A blog about my life, development and projects

Azure media services–converting videos for uploading

This post is about preparing videos for uploading to Azure media service and not so much about media services itself.

Since December I have been working on a solution that involves Azure media services. To my surprise it’s actually a lot easier to work with than I imagined, the biggest thing for me was to wrap my head around the different combinations and how tokens work with DRM content.

For Azure media services I mainly followed a code example created by Mingfei https://github.com/AzureMediaServicesSamples/Dynamic-Encryption-with-PlayReady. There are a lot of documentation regarding Azure media services so I’m not going to go in depth on it.

A big thing for me and also something I found very little info on was how to prepare my videos for upload. Azure media services accepts a lot of different file formats when uploading a video, but none supported the files I had.

The videos I was going to receive would have been in a RAW uncompressed AVI file format. These files are way too big to upload directly to Azure, and on my 4Mbps ADSL line it will take forever. Sure I can just use a video converter and batch convert them all to .MP4, but I need more control over the file conversion and be able to upload the file as soon as it’s converted along with some meta data to my own database.

After a thorough search I cam across a .Net wrapper for the FFMPEG library created by NReco http://www.nrecosite.com/video_converter_net.aspx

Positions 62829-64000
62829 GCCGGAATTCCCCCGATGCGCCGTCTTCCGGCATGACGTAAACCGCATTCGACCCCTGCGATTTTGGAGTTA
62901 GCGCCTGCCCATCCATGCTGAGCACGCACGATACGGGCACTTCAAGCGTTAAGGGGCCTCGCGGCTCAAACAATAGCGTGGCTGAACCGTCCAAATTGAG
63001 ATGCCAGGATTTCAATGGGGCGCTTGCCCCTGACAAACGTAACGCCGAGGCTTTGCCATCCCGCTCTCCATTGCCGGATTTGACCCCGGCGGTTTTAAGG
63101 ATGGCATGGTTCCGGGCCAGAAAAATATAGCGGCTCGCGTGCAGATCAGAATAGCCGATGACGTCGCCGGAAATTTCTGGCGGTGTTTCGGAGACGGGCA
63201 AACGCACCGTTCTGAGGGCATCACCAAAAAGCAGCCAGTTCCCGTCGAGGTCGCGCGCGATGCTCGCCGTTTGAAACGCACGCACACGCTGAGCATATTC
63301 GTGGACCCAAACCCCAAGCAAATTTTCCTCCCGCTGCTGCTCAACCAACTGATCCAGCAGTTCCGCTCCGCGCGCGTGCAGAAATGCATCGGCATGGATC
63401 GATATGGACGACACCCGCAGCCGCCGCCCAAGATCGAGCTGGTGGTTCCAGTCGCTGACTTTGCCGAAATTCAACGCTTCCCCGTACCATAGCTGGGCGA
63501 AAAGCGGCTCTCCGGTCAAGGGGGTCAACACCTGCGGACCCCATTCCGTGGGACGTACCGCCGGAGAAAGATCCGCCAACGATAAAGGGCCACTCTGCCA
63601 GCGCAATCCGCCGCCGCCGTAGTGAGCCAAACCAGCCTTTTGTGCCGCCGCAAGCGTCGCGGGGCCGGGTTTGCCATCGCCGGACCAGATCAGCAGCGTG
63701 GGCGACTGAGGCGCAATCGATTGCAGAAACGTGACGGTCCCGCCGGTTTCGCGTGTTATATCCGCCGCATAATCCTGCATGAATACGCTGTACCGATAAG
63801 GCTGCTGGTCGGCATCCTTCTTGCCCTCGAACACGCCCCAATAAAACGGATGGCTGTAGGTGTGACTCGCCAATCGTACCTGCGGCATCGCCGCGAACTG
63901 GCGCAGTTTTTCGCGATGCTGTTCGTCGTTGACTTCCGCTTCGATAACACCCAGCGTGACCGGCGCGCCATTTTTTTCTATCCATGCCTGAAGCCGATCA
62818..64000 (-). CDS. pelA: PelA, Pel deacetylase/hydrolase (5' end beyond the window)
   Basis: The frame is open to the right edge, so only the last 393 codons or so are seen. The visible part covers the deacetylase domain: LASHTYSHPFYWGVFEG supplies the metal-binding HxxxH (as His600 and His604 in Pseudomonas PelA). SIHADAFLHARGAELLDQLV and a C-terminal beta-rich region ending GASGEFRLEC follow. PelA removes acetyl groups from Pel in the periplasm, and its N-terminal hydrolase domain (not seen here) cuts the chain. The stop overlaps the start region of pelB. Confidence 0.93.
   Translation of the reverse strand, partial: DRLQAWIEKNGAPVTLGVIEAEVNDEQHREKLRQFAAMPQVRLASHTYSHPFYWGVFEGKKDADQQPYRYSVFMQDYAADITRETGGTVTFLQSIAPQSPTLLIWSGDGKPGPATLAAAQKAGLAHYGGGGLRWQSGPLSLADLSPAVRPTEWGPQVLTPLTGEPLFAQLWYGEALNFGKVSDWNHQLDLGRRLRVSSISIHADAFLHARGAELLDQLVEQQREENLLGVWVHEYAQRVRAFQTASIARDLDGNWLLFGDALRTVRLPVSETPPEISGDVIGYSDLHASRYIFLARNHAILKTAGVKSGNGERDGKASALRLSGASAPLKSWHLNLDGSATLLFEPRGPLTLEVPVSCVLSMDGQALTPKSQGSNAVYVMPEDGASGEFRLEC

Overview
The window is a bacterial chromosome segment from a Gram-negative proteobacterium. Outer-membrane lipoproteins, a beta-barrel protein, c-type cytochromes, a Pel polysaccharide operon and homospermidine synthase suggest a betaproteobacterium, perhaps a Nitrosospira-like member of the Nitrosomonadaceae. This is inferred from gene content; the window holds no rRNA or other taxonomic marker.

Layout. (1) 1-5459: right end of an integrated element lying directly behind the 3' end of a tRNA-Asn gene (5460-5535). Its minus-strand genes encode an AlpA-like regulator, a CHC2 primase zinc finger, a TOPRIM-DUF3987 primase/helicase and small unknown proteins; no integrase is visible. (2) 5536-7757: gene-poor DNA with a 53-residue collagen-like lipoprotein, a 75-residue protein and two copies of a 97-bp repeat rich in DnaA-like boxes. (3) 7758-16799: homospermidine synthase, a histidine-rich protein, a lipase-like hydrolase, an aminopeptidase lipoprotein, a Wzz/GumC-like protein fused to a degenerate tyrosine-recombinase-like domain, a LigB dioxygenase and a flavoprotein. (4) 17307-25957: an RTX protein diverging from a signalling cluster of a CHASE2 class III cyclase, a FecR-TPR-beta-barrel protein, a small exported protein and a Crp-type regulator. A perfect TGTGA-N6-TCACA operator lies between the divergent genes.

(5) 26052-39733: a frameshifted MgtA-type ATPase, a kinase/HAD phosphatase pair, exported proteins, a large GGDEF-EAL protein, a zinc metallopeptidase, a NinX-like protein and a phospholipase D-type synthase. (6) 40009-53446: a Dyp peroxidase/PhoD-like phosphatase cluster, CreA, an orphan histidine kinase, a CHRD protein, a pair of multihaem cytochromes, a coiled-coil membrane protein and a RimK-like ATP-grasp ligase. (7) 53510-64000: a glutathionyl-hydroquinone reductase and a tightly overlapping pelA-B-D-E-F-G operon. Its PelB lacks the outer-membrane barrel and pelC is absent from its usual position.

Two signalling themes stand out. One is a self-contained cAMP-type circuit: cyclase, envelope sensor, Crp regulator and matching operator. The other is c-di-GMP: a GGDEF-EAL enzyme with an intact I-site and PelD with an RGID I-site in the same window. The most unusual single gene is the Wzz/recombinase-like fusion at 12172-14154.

This library had everything I needed to start an application that can convert my videos and upload them to Azure as well as load the assets in my own database.

I wrote a little tool that looks something like this:

This allows me to load a folder full of raw files, add names/descriptions and tags for the files so that I can find them later on.

When you convert and upload the tool will convert the video and add it to the upload queue. While uploading a file it will start converting the next file in line and so on. Multi threading the convert/upload process saves a lot of time. If I had to 1st wait for a tool to convert all the files and upload them to Azure it would have been very painful.

To encode your own video files using NReco you can use the following code:

FFMpegConverter ffMpeg = new FFMpegConverter();

ffMpeg.ConvertProgress += new EventHandler<ConvertProgressEventArgs>(delegate (Object o, ConvertProgressEventArgs eP)
    double percentage = ((eP.Processed.TotalMilliseconds / eP.TotalDuration.TotalMilliseconds) * 100);

//Start conversion
ffMpeg.ConvertMedia(SourcePath, null, DestinationPath, Format.mp4, new ConvertSettings()
    AudioCodec = "libmp3lame",
    VideoCodec = "h264",
    VideoFrameSize = "1280x720"

After FFMpeg have finished converting the video to MP4, the file can then be uploaded to Azure media services as per the example by Mingfei.

Post a comment